As an avid swimmer, one thing second-year Geisel School of Medicine student Ika Kovacikova loves about being back in Hanover is swimming at the Dartmouth pool, where she first learned to swim, and the Upper Valley Aquatic Center, where she is now a member of the center’s masters team.
Initially afraid to put her head underwater, Kovacikova started swimming when her mother decided the only way for her daughter to overcome her fear was to join a swim team. But in her first year on the team, the enterprising 7-year-old realized swimming the backstroke would keep her head above water, so she swam that stroke in every meet.
When she learned to put her head underwater—it changed her life.
Competitively swimming throughout high school and college, Kovacikova says, “Swimming has defined who I am. It has taught me to never ever, ever give up on a challenge, a skill I have relied on often in medical school, and one that I know will serve me well when I start taking care of patients.”
Growing up in Hanover as the child of scientists, she knew science would also play a significant role in her life, but it wasn’t until she went to college that public health captured her attention. At Wellesley College she created her own major—Health and Society —and spent four years examining the underpinnings of health disparity and how the social determinants of health impact outcomes. Following her junior year, she spent the summer at Chicago’s Rush University Medical Center as a health disparities research fellow working with David Ansell, MD, who was writing a book about health disparities in urban centers, The Death Gap.
“I shadowed him every Friday and saw how he was able to integrate medicine, science, and public health beyond diagnosis and treatment—he actively worked with community members helping them to organize and mobilize around a variety of problematic issues,” Kovacikova recalls. “I saw first-hand how medicine and public health complement each other—that’s when I decided to pursue medicine.”
But that wasn’t all Kovacikova decided to pursue. She also decided to swim the English Channel—a 22-mile open water swim between Dover, England and Calais, France.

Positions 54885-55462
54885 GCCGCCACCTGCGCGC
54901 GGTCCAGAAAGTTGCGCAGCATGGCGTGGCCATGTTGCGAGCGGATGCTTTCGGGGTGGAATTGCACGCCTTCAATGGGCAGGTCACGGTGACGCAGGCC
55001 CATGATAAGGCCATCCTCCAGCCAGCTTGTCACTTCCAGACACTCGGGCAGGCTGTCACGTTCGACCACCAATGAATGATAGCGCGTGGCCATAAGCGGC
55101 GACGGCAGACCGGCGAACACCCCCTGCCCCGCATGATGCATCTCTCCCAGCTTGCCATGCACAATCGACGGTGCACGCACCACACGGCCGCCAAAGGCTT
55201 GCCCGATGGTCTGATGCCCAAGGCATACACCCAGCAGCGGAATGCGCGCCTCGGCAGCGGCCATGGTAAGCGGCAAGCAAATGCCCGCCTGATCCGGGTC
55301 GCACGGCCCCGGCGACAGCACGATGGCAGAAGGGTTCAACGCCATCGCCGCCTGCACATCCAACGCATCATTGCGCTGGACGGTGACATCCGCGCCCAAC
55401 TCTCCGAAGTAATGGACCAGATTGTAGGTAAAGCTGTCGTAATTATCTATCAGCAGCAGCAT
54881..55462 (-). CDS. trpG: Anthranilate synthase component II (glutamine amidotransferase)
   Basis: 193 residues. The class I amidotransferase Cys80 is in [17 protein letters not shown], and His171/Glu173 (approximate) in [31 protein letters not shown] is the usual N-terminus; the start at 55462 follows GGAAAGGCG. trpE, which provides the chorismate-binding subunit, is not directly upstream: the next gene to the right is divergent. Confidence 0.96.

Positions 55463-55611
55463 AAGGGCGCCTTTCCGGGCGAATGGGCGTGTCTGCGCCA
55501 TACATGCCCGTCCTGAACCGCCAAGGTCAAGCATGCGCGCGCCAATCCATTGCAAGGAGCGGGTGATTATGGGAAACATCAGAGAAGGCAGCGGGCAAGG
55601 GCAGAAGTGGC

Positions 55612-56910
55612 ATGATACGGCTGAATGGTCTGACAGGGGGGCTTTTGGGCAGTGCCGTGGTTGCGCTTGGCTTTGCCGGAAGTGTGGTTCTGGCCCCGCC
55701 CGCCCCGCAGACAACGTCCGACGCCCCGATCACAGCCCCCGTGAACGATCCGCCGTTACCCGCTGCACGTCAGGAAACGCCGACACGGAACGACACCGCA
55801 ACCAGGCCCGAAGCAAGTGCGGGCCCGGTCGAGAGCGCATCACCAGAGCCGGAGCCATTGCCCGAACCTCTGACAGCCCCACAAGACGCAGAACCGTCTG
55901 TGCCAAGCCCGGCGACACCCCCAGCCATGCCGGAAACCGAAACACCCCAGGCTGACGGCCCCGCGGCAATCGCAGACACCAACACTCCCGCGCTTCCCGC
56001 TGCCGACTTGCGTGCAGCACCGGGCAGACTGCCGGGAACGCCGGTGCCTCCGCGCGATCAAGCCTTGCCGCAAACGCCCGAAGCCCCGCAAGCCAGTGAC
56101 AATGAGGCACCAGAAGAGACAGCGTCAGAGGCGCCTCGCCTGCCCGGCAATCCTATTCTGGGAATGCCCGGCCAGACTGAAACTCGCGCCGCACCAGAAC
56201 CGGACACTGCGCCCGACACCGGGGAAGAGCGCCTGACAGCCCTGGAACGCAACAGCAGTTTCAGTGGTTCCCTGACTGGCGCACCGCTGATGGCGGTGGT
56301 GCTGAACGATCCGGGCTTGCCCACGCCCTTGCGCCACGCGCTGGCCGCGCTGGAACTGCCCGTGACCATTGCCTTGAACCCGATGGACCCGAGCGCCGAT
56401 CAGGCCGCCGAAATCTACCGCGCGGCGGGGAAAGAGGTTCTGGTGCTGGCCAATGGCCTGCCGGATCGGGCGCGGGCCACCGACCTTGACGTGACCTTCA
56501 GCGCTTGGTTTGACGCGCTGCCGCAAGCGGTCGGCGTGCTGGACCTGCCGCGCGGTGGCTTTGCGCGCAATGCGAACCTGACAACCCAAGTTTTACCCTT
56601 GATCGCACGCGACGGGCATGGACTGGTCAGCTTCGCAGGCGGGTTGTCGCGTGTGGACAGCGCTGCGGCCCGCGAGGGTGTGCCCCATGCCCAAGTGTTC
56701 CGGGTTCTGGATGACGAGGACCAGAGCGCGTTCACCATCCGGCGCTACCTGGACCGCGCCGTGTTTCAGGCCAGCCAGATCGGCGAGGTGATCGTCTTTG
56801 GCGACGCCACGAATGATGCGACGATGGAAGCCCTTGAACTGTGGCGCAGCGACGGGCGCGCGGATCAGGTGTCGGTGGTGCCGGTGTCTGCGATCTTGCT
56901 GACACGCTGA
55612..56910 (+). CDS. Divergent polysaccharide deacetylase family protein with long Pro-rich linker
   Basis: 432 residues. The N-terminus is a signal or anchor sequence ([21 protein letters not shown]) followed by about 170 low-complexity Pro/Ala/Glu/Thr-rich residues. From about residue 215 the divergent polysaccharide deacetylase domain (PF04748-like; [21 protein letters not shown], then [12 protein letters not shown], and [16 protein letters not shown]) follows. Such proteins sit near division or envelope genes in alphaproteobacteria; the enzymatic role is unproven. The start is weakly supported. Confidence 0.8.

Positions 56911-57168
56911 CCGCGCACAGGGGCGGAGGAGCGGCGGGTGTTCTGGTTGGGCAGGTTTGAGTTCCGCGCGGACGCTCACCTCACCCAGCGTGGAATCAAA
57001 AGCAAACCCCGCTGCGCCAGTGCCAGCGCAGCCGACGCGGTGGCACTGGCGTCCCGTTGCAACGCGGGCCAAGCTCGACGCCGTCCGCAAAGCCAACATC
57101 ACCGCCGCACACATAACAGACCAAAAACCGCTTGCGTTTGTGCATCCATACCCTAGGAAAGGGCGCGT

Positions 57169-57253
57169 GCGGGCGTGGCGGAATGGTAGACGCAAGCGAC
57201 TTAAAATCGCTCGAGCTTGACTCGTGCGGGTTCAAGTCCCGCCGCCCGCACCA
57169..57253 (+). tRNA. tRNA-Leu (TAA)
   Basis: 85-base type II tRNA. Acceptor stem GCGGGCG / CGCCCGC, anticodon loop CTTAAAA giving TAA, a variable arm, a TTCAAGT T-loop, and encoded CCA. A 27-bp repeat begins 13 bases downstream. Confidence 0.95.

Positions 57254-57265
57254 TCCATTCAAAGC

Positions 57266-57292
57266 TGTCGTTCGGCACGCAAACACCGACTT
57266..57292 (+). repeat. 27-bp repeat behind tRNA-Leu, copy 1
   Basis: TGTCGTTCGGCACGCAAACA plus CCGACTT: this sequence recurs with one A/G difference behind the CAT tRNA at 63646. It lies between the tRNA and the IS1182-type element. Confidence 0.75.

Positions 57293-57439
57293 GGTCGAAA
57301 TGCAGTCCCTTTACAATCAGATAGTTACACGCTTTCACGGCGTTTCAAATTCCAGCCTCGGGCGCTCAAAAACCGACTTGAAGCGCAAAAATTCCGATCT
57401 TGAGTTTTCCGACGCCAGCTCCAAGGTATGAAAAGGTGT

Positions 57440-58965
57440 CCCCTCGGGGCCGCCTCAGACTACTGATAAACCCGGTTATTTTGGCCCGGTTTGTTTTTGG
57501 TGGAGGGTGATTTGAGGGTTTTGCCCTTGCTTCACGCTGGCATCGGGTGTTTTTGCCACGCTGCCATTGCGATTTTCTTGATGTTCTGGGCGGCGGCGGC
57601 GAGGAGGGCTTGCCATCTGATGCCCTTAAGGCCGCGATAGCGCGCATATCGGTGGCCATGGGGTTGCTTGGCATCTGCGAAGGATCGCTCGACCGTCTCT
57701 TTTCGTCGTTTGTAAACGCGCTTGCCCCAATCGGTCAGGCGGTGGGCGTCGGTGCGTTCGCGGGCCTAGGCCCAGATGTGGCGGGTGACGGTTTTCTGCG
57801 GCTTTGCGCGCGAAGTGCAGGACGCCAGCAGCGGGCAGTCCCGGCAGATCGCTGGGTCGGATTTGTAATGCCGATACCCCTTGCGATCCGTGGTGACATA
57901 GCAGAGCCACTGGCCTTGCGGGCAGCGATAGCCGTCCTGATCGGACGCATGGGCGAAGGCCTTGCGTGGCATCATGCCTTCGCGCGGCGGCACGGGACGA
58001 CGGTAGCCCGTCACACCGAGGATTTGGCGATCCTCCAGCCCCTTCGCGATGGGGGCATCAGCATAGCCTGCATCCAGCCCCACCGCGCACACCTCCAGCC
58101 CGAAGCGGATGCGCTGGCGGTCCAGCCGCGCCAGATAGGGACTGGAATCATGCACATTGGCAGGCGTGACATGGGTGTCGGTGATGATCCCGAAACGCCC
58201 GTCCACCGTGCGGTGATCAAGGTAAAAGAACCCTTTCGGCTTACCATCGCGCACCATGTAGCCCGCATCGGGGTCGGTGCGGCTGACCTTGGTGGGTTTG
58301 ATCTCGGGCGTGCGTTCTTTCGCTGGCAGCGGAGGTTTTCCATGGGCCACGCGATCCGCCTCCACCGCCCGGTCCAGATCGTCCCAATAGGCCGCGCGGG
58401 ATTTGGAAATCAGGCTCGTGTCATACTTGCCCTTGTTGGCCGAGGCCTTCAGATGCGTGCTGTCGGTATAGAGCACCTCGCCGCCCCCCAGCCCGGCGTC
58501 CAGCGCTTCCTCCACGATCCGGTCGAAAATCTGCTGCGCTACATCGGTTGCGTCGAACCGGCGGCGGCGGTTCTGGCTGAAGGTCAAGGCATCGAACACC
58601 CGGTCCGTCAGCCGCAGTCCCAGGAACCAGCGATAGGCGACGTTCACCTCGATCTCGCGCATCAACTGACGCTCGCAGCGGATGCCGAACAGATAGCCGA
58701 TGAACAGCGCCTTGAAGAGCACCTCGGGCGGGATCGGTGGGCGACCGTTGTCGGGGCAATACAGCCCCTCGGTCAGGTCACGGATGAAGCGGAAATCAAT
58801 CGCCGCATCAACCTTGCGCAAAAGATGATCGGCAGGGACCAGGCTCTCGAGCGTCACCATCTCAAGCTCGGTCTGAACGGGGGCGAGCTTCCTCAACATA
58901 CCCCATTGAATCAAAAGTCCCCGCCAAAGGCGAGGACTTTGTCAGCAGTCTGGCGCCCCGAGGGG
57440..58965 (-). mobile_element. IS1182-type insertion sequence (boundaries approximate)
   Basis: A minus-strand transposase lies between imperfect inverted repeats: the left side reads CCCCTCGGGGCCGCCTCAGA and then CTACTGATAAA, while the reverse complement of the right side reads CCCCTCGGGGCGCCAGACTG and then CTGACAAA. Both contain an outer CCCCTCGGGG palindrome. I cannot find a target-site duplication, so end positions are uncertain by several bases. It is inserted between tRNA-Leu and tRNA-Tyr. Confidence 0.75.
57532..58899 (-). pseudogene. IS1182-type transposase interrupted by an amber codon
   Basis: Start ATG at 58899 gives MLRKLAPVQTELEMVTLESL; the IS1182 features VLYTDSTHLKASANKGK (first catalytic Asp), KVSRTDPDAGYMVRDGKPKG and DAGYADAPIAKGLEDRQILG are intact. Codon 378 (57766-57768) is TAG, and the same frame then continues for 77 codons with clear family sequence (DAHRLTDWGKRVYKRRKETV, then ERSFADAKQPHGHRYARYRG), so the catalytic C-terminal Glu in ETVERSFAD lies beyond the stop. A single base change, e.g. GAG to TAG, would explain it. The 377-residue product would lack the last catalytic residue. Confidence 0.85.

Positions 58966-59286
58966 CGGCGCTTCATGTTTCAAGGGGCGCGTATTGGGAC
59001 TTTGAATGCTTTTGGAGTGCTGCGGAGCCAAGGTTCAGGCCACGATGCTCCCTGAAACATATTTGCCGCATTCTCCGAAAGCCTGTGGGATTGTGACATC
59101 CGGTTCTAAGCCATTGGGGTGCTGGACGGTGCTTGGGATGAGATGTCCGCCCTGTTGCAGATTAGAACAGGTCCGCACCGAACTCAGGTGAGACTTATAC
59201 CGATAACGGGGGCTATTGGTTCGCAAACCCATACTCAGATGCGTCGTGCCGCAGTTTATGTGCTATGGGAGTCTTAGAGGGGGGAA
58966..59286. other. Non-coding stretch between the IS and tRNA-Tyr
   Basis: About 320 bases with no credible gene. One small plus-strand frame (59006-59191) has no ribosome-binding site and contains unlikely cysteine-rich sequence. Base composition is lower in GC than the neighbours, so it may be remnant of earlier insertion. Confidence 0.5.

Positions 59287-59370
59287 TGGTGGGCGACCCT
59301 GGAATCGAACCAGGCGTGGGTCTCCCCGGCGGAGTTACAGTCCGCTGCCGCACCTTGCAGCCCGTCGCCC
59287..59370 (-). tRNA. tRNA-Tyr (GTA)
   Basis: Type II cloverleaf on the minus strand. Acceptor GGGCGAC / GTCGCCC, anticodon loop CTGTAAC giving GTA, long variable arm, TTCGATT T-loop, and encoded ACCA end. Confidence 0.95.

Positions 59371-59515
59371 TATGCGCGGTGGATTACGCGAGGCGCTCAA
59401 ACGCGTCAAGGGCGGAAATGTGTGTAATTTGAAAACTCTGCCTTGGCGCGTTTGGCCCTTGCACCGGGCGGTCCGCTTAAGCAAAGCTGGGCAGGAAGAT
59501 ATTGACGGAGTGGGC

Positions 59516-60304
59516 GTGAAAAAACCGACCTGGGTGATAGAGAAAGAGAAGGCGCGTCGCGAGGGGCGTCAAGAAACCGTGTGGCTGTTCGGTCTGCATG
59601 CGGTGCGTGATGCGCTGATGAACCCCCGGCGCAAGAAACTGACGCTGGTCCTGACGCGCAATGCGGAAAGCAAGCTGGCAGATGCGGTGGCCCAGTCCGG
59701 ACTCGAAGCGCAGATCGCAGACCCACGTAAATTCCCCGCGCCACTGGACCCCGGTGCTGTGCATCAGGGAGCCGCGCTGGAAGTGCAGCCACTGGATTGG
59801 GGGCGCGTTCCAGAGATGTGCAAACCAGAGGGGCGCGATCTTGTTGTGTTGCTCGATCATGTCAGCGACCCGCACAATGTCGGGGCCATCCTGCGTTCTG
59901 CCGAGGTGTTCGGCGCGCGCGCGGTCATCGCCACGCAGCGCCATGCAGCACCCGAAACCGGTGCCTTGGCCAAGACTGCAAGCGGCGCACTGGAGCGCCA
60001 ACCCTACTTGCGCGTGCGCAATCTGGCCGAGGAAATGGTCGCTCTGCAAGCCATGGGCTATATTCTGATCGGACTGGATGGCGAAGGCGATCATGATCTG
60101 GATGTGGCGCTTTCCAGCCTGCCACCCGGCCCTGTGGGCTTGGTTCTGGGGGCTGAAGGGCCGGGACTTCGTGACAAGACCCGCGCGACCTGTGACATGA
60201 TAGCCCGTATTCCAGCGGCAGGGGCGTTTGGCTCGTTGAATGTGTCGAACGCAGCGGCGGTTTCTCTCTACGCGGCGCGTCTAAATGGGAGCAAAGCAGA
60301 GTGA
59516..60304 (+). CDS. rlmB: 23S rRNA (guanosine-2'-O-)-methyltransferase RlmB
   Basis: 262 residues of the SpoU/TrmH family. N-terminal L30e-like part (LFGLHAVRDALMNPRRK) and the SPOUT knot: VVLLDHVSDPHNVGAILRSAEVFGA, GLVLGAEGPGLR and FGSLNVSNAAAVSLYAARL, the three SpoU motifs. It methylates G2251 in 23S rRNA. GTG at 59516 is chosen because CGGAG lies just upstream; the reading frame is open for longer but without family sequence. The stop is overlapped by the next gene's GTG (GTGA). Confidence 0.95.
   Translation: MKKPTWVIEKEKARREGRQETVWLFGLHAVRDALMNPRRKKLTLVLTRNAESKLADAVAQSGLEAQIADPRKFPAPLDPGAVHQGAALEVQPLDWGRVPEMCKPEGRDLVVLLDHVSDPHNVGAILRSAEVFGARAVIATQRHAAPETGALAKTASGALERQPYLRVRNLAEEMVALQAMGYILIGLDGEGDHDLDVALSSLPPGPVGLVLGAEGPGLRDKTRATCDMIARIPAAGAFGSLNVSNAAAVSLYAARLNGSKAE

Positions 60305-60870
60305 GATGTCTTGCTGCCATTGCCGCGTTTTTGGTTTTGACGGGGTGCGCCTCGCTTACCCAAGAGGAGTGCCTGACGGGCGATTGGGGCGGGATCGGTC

She began a rigorous training schedule swimming twice a day, everyday. Her tenacity caught the attention of another swimmer who asked her why she was at the pool so often. She told him she was training for an English Channel swim then countered, asking him why he was there so often. He said he’d already swum the English Channel and was training for a Catalina Channel swim.
The meeting was fortuitous.
“He was a member of the Chicago Police Marine Department and was able to get us permission to swim in Lake Michigan, just past the Chicago skyline, so we trained together daily,” Kovacikova says. “In a city of 2.7 million people, it was a miracle that we met.”
At summer’s end she completed the English Channel swim in 11 hours, 28 minutes—nearly two hours under the average swim time.
And in summer 2017, after completing her first year of medical school, she was invited to participate in a 42-mile open water relay swim—a double-crossing from Los Angeles to Catalina Island. The team—five women all from Seven Sisters colleges—was the first all-female team to attempt the swim and they set the women’s record for a one-way crossing. Along the way, Kovacikova was accompanied by a school of dolphins, a mola-mola, and several jellyfish. “It was neat to approach this challenge as part of a team—without my teammates I would not have been able to swim at midnight in the Pacific Ocean. It’s really special to hold that record and share its success with other Seven Sisters swimmers,” she says.
Kovacikova, who enjoys the camaraderie of teamwork, recognized the parallel between medicine and team sports while preparing for medical school—she spent two years at Boston Children’s Hospital as a research assistant in a multidisciplinary team embedded in the hospital’s primary care clinic.
“The team makes the biggest difference,” she says, “It’s a necessary ingredient in addressing the social determinants of health.” And Geisel’s culture of interdisciplinary collaboration along with its focus on collegiality is what drew her to back to her hometown.
When she’s not swimming or studying, Kovacikova can be found introducing her classmates to the beauty of the region—she especially enjoys taking friends biking and on hiking trips in the White Mountains. Hiking is a wonderful way to get to know people because everyone has the same goal—reaching the top of the mountain, “and there’s nobody to talk to on a mountainside except each other,” she laughingly says.
“Having the opportunity to return here as an adult and being able to give back to the community has been special and fulfilling,” Kovacikova says. “The Upper Valley will always be near and dear to my heart.”